Right there at the top of my to-do list. I almost got there when I backpacked through Europe with my daughter, a long time ago. The truth is, it was our first day ‘on the road’ and we got very lost. I’m not talking about lost in a city here, I’m talking lost in a continent, namely northern Europe.
We’d planned as far as flying from London to Helsinki, but no further. On the flight across the Channel we actually looked at the map and worked out where we would go once we got to Helsinki, since we didn’t actually have any plans to stay there – it was just a stepping stone to somewhere else.
While resting from our flight over the Finnish equivalent of a Big Mac, downstairs at Helsinki Train Station, the train we had planned to take was pulling out of the station upstairs, without us.
But in free-spirit style, we just got on the next train, with no idea of where it was going. Maybe we knew then, but I can’t remember now, other than a vague recollection that our skewed thinking may have tempted us to think it would be going in the direction of our previously, albeit hastily made plan. So there we were, kicked back and toasty warm (did I mention it was -24 degrees when we arrived in Helsinki at 4 pm?), and enjoying what scenery we could see as the train sped out of the city, because by now it was dark. At some stage, one of us had the sense to consult our trusty map, and it was then that we discovered we were heading in the wrong direction. Also by now, we realised the train wasn’t stopping very often, in fact, hardly ever. Around 8 pm we arrived at Tampere Station and made a quick decision to disembark and catch the next train back to Helsinki. That idea sounded reasonable, in theory, except there wasn’t going to be a train going back until the next day.
My observation skills aren’t the best, but I did notice that it was extremely cold when we walked out of Tampere Station, and I’m talking seriously cold! Since our research prior to the trip hadn’t included such trivial matters as ‘temperature in Finland’, or ‘what accessories will I need to beat the cold?’, we found we were seriously lacking in warm accessories.
That was another thing we’d somehow overlooked – how much local money do you need, bearing in mind there could be minor emergencies – like getting stuck in a country that you had only planned to pass through? So there we were, on the street, freezing, very little local money, and everyone with any sense tucked away inside a nice warm building, so there wasn’t even anyone to ask directions from – not that either of us spoke any Finnish. Another minor technicality in the great scheme of things.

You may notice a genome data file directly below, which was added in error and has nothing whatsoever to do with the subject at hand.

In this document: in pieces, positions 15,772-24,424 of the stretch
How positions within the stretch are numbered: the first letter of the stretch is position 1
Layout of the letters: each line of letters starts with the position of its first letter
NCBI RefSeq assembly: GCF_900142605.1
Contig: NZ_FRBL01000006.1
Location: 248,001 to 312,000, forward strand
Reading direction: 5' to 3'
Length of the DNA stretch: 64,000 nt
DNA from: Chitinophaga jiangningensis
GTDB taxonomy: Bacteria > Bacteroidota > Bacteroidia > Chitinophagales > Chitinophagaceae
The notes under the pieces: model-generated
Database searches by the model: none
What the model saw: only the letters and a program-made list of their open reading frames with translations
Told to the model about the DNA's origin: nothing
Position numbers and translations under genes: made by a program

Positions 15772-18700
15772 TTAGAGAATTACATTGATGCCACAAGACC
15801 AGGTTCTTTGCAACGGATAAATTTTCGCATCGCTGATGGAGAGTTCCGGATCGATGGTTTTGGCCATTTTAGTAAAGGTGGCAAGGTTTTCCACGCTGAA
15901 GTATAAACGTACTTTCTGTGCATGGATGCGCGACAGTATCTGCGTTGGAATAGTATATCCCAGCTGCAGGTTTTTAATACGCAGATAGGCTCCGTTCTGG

After a quick deliberation on the consequences of standing out there in the freezing street all night, we decided the only sensible thing to do would be to go back to the railway station and sleep on a bench until morning.
So there we were, safe and warm for the moment, but feeling like Cinderella (times two) with midnight fast approaching. While we sat and pondered our upcoming night of sleeping on the street, miraculously an approaching train was announced, and just as miraculously I found an ‘older’ gentleman who spoke English. I asked him, not where the train was going (we really didn’t care), but what time it got there. His response solved our accommodation dilemma. It would arrive at 6 o’clock the next morning, and it was going to Rovaniemi. I’m writing this recount on the 24th August and the temperature in Rovaniemi at this very minute is 9 degrees Celsius, and they’re not even into winter yet. So picture the scene awaiting us in that cold December a long time ago, especially since Rovaniemi is north of Helsinki. Very north of Helsinki. I’m talking about 800km’s north of Helsinki. We were never so happy to jump on a train than at that moment. And even more grateful that we’d bought Eurail passes before leaving Australia, so we didn’t have to worry about tickets. And since no-one had asked to see our passes yet, we kind of squeezed an extra day or two out of them, which is just as well since we were in the process of wasting two whole days being lost.